The Banner Saga is a very successful Kickstarter project by Stoic Studio, a 3 member indie developers formerly of BioWare. It was published by Versus Evil back in January 2014 for PC and mobile platforms. PlayStation 4 and Xbox One got their versions in January 2016.
The Banner Saga’s lore is heavily inspired by the Viking culture. However, they have their own set of mythology and history. The choices you make actually matter in the game and each choice has its own consequence for your people and army. Are you ready to take the journey?
The Banner Saga’s greatest strength is its storyline and lore. There are three major races introduced in the game; these are the humans, the varls, and the dredge. Humans are created by the Loom-mother, and they are essentially the ordinary people, with the exception of the menders. They are humans trained in magical arts.
Another major race is the varls, a crossbreed of an animal and a human. Thus, they have large horns. They are far stronger and larger than humans and they live longer, as well. Hadrborg, their creator, is actually a disciple of Loom-mother, and all varls seem to be all males, hence, they cannot reproduce like humans.
Humans and varls had confronted each other for territory until one of the gods, who loathed his peers, had created the dredge. Dredge are humanoid beings made out of stone, they are bizarre twisted creatures. They were so powerful that humans and varls had to unite just to push them back north. The menders, eventually, managed to bury them deep once the dredge’s forces were pushed back to the north.
Several years later, the sun has suddenly stopped showing, and the gods are now considered dead. Worse, another great war is forthcoming.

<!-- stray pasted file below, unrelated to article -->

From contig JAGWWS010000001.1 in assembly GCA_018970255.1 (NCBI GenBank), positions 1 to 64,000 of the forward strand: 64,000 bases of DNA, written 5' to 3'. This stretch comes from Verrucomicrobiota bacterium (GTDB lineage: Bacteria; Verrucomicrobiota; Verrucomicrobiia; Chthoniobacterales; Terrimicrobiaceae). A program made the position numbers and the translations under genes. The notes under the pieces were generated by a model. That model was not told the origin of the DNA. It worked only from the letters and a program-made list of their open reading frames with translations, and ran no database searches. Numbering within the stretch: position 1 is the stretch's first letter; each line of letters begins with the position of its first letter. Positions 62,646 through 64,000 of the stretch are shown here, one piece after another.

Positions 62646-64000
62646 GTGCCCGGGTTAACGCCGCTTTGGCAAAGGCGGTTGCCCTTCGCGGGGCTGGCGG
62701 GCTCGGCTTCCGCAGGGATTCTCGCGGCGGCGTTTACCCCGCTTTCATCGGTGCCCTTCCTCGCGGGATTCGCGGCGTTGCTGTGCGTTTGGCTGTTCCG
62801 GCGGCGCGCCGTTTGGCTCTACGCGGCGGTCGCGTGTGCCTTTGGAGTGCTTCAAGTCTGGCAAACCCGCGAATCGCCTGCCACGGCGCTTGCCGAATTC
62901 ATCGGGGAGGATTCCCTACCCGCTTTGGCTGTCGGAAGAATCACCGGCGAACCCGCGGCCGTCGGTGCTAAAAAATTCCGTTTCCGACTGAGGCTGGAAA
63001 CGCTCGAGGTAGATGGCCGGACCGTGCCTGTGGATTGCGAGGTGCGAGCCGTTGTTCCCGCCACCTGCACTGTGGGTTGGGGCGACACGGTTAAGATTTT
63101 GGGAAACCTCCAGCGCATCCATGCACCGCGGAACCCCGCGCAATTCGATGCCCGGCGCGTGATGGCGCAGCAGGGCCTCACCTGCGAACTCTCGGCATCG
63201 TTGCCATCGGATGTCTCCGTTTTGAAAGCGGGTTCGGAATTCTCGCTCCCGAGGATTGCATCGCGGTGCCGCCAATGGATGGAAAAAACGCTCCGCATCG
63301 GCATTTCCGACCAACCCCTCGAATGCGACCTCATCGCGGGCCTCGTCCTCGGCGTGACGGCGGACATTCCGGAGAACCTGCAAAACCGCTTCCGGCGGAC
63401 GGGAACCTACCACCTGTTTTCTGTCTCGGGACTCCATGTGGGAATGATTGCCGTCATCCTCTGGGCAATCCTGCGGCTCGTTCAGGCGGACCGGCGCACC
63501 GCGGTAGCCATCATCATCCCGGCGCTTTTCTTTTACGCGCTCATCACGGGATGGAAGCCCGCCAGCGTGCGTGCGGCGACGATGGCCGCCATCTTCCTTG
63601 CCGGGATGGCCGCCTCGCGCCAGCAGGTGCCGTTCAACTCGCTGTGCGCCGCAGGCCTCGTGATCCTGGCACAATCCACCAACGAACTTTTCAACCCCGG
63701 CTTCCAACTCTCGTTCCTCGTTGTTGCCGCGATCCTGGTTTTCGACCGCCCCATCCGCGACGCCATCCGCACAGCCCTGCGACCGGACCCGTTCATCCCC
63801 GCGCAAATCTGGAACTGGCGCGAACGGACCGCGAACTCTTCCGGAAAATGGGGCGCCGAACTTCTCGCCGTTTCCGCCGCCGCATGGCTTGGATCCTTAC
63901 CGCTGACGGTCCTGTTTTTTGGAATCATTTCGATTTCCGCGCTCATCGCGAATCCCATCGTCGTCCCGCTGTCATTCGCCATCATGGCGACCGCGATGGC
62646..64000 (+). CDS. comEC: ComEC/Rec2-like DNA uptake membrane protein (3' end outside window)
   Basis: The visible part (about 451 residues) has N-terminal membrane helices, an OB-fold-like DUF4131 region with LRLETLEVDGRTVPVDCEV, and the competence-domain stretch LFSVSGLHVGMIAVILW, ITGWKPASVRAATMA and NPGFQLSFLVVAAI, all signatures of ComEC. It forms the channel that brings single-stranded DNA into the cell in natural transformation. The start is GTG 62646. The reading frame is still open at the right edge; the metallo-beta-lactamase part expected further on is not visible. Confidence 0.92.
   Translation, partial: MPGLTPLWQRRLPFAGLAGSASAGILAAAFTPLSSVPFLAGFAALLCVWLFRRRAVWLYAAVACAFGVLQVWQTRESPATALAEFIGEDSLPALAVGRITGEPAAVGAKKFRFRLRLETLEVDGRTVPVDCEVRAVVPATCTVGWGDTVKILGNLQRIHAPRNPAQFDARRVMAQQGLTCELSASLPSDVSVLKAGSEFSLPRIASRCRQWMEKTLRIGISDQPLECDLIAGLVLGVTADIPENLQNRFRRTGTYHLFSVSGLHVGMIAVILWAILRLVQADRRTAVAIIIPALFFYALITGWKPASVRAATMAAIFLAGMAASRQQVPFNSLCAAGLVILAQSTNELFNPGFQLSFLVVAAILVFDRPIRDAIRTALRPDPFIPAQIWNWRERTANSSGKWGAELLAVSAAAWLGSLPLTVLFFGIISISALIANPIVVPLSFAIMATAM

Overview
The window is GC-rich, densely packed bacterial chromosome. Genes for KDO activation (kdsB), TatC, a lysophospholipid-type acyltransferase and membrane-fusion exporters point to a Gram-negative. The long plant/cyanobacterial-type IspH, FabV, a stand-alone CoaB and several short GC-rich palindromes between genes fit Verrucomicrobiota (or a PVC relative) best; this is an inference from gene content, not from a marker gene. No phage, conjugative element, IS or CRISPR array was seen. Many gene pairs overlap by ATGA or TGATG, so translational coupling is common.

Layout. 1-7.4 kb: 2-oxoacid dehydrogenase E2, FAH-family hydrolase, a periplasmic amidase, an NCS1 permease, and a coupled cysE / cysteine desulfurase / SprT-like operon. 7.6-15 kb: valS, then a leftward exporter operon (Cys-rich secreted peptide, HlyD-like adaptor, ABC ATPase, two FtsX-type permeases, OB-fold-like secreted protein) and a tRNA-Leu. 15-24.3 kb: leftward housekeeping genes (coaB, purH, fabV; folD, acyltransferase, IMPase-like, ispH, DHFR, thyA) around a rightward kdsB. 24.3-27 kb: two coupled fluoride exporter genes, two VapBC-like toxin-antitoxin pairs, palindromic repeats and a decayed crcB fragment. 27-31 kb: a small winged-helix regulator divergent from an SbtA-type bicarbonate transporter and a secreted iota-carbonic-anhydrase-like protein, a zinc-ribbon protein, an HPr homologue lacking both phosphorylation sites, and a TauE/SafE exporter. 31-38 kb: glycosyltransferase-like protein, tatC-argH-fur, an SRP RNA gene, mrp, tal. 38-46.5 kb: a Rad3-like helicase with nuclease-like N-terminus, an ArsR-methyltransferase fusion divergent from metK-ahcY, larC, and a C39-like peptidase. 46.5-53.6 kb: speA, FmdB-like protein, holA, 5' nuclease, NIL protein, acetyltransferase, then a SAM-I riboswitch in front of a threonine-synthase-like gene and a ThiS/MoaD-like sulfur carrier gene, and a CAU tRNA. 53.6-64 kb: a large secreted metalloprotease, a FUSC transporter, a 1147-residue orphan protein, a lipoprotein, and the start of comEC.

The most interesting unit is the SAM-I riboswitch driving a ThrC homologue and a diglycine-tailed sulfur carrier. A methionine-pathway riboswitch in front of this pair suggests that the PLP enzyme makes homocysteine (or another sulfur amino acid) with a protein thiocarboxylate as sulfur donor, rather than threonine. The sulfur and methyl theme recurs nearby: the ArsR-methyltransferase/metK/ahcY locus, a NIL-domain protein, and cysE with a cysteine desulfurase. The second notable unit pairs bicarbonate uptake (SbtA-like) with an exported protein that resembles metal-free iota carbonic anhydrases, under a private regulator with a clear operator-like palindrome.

You play alternatively in two perspectives in The Banner Saga. This is a great opportunity to explore the world with different reactions and choices that make up your own journey. The choices you make actually matter here, and you have to choose wisely as each has its own consequences.
One of the major perspectives is Hakon and his army of Varls. They are escorting the prince as they came back from paying their tribute to the king, and in return, prince Ludin is sent to the Varl’s capital. Little do they know that they are about to clash with the dredge. On the other hand, Rook, a hunter, with his daughter, Alette, and Iver, a varl, do not expect to encounter the dredge and they are forced to run away from the threat.
The storyline may sound cliché, but the narration and pacing of the story are amazingly pulled off. Again, choices matter, and it is up to your own conscience what to choose. You can save other villages, or steal their food and kill them all. All you have to do is survive and reach the next destination.